To be honest, I was surprised how much attention Peter O?Toole?s recent passing received. We all knew he was famous, but we also learned this week how deeply he was loved. Many people loved him because he had that one thing that is so hard to find in the entertainment industry today: charisma. But anthropologists loved him for something else: Lawrence of Arabia. Lawrence of Arabia is central to anthropology, and ought to be more even more central than it is. It is about fieldwork, intimacy, impersonation, and colonialism. It puts on display the complexity, ambivalence, and often ugliness that comes with anthropological fieldwork
Savage Minds welcomes guest blogger LINDSAY A BELL
In the last few weeks, social work scholar turned pop-psychology web superstar BrenéBrown came out with a short animated video summarizing much of her writing on empathy. It opens by drawing a distinction between empathy and sympathy.
Back in 2011 I wrote a post here called ?Wasting away again in grantlandia.? That one was written when I was right smack in the middle of the joys of grant writing. I think by that point I had revised my proposal about 1000 times and my eyes were just about to go on strike. My brain was having a hard time with basic sentences. I was fried. Ah, those were the days.
On December 11, the Chronicle of Higher Ed article ?New Data Show Articles by Women Cited Less Frequently? by Megan O?Neil, caused anthropologists, Virginia Dominguez, Matthew Gutmann and Catherina Lutz, to look introspectively at the discipline of anthropology. In the article, O?Neil notes ?Research papers and peer-reviewed articles written principally by women are cited less frequently than those whose dominant authors are men, compounding the underrepresentation of women in scholarly publishing, according to a new study.?
Bucks County Courier Times (blog)
Years ago, in a graduate class, I challenged my students to try to imagine what the first words might have been as our first tribes dealt with the evolution of language. “Ma” was frequent, even “Da”. “Uh Uh”, said a friend. The first word was “Run
PLoS ONE 8(12): e82261. doi:10.1371/journal.pone.0082261
Micro-Biomechanics of the Kebara 2 Hyoid and Its Implications for Speech in Neanderthals
Ruggero D?Anastasio et al.
The description of a Neanderthal hyoid from Kebara Cave (Israel) in 1989 fuelled scientific debate on the evolution of speech and complex language. Gross anatomy of the Kebara 2 hyoid differs little from that of modern humans. However, whether Homo neanderthalensis could use speech or complex language remains controversial.
The first anthropologists relied on skull shapes and bone lengths of fossils to identify ancestors in the hominin family tree. Recently though, geneticists have bulked up their toolset, and have identified new species from material taken from mere …
A journal editor’s comments anger biologists within the discipline — renewing debate about whether some subfields are more favored than others
[This is an invited post by Lavanya Murali Proctor. Lavanya is a linguistic and cultural anthropologist who believes that the academic class system is incompatible with the principles and ethics of anthropology, and therefore we can?and should?be at the frontlines of this battle. She lives online at @anthrocharya].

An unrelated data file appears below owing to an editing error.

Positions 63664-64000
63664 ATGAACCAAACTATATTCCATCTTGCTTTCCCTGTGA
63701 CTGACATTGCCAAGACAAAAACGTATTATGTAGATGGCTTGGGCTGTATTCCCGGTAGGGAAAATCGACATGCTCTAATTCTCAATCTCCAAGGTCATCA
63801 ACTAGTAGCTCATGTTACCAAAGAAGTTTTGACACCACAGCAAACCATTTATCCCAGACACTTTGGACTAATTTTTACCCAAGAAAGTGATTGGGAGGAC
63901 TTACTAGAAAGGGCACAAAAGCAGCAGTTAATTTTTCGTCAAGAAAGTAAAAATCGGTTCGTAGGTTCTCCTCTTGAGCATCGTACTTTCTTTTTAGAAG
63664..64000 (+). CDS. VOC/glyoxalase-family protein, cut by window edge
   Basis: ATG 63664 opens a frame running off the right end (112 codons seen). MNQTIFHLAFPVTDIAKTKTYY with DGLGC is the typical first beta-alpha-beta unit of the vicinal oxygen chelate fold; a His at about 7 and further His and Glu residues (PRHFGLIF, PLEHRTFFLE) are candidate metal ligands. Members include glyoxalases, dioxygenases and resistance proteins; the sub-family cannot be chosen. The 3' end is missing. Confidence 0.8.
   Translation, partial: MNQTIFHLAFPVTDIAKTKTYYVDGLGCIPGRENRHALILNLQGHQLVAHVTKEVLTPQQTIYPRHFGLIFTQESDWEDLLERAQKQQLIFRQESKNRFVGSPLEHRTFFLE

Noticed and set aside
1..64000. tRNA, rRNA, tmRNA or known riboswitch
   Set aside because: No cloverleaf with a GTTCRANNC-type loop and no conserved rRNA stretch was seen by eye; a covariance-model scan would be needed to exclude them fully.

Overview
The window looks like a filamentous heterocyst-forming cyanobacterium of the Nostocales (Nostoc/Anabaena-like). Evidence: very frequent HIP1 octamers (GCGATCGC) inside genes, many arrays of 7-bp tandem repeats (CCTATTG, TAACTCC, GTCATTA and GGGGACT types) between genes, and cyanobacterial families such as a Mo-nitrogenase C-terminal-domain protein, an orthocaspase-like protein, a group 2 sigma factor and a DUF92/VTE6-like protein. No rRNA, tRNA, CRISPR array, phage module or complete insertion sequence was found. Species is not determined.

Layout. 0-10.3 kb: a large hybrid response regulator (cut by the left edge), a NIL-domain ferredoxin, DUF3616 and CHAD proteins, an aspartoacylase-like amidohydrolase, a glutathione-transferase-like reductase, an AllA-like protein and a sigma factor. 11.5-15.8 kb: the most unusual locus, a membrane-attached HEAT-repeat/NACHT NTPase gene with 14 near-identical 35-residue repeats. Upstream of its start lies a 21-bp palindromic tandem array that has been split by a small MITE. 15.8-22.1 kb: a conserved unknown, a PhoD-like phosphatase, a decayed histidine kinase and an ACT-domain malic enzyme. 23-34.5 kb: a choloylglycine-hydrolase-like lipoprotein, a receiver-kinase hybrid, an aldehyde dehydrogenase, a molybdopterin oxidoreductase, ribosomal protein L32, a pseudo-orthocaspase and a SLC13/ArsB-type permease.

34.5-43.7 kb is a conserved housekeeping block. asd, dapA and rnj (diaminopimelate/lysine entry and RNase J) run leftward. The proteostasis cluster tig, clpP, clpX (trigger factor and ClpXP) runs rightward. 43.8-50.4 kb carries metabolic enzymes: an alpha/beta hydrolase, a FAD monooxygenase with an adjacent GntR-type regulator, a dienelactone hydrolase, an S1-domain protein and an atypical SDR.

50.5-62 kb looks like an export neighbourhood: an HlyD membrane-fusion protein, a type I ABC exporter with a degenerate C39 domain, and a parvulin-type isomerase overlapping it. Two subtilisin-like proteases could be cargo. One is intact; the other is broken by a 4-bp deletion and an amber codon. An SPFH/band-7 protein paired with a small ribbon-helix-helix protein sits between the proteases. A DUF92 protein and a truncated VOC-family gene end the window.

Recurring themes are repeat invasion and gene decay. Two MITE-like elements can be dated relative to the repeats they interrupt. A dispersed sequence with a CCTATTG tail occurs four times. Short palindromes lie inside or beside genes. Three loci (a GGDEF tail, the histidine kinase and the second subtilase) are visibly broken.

Many contingent faculty have noted that the AAAs are very expensive, and therefore exclude those who cannot afford to go?a fairly large number of anthropologists. At the Chicago meetings, I spoke to a few members of the AAA governance on this issue. They said that the AAA aims to increase accessibility broadly defined. This is no bad thing considering the meetings are inaccessible in a variety of ways to a variety of people, which problems anthropologists rehash every year (for example, unaffordable to adjuncts or hard to navigate for anthropologists with disabilities). The focus, in increasing accessibility, is on media and technology.
TC Columbia University
All of which made the College the logical venue, in mid-October, for a two-day conference titled ?The Future of Anthropology and Education? ? a future that currently seems very much in question. ?Anthropology is disappearing as a focus in many
Coldwater Daily Reporter
While everyone I talked to through throughout my college career had at least a vague understanding of what history is and what being an historian entails, most had no idea what anthropology is. So what exactly isanthropology? Some people reading this
Joe Awe is a Belizean activist, entrepreneur, anthropologist, mayanist, tourism lecturer at a local junior college, and also one of Belize’s top tour guides. I met with him over coffee last week to talk about the future of Belize and I insisted that he
eFollowing our annual tradition, anthropologworks herby names the cultural anthropologist most ?in the news? in the previous year. I launched this feature in January 2011 by naming Paul Farmerthe cultural anthropologist of the decade, and I identified the ?Paul Farmer Effect? in which increasing numbers of students seek to combine medical anthropology and health/medicine studies.
2011 was another easy call: David Graeber, for his writings and activism related to the Occupy Movement. How can it be that the Occupy Movement was that long ago?